Wednesday, September 28, 2011

Updates to the Dirty Dozen

As climates, pests and plant diseases change, so too the chemicals on our food. Large-scale farmers fight a constant battle to produce blemish-free fruits and vegetables with shelf lives long enough for the transport of food thousands of miles to our grocery stores. It's quite a phenomenal feat really.

The purpose of my book -- now updated with the new name, Organic Container Gardening--Grow Pesticide Free Fruits and Vegetables in Small Spaces -- has never been to bash the farmer.  Their job of feeding millions for a small renumeration is hard enough! But I do want to feed my family fewer chemicals so I take the Environmental Working Group's list of foods that are high in pesticide residues seriously. By growing the fruits and vegetables from the list my family eats most commonly, I can reduce the chemicals in our diet, enjoy more nutritious produce and save a little money at the grocery store.

"FreshLife Organic Garden Mix Sprouting Seeds" (Google Affiliate Ad)

The truth is, no one knows how the chemicals from one fruit or vegetable will interact with those from another food in our bodies. No one really knows if chemicals -- designed to cause nerve or other damage to pests -- will build up in our bodies and cause cancers or other illnesses, though there is some research in children to support this theory.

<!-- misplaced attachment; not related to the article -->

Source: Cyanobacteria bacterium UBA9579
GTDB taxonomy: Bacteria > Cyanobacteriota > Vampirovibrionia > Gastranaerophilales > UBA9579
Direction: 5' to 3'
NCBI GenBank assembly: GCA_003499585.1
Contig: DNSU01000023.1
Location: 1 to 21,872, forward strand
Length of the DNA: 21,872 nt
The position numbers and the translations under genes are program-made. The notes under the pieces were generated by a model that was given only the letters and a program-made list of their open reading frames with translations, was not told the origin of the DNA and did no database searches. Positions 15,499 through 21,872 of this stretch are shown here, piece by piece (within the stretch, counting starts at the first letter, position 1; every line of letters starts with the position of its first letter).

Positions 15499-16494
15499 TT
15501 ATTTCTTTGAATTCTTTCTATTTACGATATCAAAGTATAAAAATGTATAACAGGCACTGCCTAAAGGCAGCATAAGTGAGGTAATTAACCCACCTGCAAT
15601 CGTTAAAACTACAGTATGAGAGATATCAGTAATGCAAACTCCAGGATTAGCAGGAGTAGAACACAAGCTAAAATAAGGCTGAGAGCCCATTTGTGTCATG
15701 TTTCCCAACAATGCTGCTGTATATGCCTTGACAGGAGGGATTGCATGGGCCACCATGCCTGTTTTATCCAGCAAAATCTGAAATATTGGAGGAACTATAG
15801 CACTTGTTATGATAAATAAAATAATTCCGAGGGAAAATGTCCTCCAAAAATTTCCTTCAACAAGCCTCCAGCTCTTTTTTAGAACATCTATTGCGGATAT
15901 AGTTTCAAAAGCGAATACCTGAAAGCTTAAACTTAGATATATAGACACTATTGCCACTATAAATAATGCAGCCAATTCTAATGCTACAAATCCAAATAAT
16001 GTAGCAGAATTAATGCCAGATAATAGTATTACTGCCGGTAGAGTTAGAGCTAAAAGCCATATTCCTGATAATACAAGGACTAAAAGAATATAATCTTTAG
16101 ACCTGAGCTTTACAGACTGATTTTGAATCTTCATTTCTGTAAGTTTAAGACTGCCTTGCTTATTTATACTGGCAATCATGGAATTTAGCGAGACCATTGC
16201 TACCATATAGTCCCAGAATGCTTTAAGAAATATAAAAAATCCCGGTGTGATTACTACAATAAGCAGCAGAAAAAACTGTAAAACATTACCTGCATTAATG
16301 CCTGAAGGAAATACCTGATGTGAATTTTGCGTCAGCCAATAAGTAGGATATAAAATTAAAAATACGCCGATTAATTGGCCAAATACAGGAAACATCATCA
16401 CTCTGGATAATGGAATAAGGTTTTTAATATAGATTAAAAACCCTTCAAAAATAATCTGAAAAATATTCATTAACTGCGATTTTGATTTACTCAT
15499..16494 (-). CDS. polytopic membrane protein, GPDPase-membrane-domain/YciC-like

We can't grow all the foods we eat ourselves, but we can grow those we eat most commonly, particularly those we know are high on the list of the most contaminated fruits and vegetables, aka "the dirty dozen". The Dirty Dozen is the 12 Fruits and Vegetables with the highest pesticide residues AFTER they have been "washed and prepared for eating", according the USDA/FDA studies.

Organic Container Gardening details how to grow "the dirty dozen", including the two newest members of this notorious club, Kale and Blueberries. We're pleased the book has been well reviewed and believe it truly has helped home gardeners grow organic produce in containers.

The new dirty dozen list, from most contaminated to least, is as follows:
Sweet Bell Peppers

"2.75 Lbs Organic Traditions Garden Manure 4-2-2" (Google Affiliate Ad) 


  1. I never thought about possible interactions between different pesticides in the body. That's a great point! Thanks, Steve.

  2. Thanks for sharing this information. I am always looking out to Container Gardening


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